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Consumer bureau unveils proposed mortgage regulations


The U.S. Consumer Financial Protection Bureau (CFPB) proposed new regulations today that would revamp how American homeowners interact with mortgage servicers, Bloomberg reported.

One set of rules aims to provide homeowners with clearer, timelier information about changes to interest rates and options for avoiding foreclosure. A second set of rules requires servicers to credit payments promptly, correct errors, stay accessible and limit foreclosures if homeowners are working on loan modifications.

The bureau is seeking public comment on the proposals by Oct. 9 and will finalize them by January 2013.

The regulations would cover major bank servicers, such as Bank of America Corp., and special servicers, such as Ocwen Financial Corp., which process problem loans.

Isaac Boltansky, an analyst with Compass Point Research & Trading LLC, said in a research note that the new rules would support a “secular shift in the mortgage servicing industry” away from big banks toward specialty servicers like Ocwen.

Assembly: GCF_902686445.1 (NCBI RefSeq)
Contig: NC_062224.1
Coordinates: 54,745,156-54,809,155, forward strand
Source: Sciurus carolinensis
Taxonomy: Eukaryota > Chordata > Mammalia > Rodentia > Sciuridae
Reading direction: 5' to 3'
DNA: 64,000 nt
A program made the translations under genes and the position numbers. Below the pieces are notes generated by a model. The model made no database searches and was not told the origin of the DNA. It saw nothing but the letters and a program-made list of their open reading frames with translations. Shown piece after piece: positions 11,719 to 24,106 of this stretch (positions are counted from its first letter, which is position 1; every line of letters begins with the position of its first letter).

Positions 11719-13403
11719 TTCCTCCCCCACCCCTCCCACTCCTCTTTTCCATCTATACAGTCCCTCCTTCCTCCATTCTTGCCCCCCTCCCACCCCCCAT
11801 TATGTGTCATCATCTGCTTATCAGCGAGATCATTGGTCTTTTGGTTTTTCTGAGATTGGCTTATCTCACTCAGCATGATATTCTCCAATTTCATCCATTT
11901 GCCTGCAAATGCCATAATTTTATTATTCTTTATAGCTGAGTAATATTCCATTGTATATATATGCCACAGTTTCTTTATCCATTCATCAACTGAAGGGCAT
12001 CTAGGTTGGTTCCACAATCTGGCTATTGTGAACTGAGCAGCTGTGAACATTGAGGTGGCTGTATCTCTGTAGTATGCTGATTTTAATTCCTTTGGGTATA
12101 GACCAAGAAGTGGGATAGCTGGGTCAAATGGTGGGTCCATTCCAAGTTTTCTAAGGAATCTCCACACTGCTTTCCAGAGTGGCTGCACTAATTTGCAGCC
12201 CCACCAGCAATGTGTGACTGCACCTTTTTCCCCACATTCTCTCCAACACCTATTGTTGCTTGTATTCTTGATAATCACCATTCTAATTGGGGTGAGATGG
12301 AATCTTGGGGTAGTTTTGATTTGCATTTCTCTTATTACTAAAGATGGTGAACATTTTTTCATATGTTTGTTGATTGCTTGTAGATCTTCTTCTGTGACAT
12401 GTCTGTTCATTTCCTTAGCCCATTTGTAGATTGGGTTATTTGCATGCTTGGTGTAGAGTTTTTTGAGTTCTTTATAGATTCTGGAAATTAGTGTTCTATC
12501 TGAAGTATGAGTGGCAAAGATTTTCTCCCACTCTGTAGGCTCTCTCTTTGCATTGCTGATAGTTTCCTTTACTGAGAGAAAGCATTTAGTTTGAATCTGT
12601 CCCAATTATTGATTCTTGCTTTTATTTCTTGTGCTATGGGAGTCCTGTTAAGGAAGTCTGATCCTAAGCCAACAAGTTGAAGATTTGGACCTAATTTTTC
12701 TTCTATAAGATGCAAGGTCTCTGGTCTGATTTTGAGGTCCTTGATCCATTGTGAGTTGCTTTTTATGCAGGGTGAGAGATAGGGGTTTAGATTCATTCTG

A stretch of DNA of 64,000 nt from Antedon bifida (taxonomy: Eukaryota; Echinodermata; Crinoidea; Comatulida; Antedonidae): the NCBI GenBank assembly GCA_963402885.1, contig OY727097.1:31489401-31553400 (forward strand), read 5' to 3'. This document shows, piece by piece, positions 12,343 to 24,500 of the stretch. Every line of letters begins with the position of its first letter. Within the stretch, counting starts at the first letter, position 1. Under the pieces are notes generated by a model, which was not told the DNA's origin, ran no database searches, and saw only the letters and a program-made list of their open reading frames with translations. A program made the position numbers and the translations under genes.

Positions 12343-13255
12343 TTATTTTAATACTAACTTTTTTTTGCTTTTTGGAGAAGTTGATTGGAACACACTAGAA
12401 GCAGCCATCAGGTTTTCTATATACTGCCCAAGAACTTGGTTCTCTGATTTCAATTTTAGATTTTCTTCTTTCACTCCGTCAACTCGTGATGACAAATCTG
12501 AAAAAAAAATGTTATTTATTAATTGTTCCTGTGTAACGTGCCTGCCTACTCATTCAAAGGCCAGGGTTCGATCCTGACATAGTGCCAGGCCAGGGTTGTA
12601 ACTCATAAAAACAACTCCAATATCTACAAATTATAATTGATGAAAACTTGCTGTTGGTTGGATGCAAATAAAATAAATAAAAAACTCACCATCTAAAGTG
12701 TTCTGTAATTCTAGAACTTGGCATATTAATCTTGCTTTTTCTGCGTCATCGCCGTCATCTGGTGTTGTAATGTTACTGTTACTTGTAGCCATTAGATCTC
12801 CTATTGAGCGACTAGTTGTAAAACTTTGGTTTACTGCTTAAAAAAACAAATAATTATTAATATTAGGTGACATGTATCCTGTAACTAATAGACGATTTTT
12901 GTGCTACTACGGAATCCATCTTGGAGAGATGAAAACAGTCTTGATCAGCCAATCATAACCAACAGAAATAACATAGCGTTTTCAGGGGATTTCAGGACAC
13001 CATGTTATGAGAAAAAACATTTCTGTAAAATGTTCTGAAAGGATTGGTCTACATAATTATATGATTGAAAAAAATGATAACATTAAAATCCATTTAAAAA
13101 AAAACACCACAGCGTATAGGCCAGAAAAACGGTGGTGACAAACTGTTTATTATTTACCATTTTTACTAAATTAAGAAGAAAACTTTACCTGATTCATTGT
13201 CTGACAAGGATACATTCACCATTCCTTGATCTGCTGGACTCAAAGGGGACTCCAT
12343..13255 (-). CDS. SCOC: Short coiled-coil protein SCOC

“We expect the big bank servicers to offload a sizable portion of their servicing assets,” Boltansky wrote.

The new regulations go beyond the standards for mortgage servicing that state attorneys general wrote into a court settlement reached with major banks on March 12, according to a senior CFPB official who briefed reporters on condition of anonymity. For example, the CFPB proposal requires servicers to acknowledge receipt of complaints or information requests within five days and respond to the borrower about the inquiry within 30 to 45 days.

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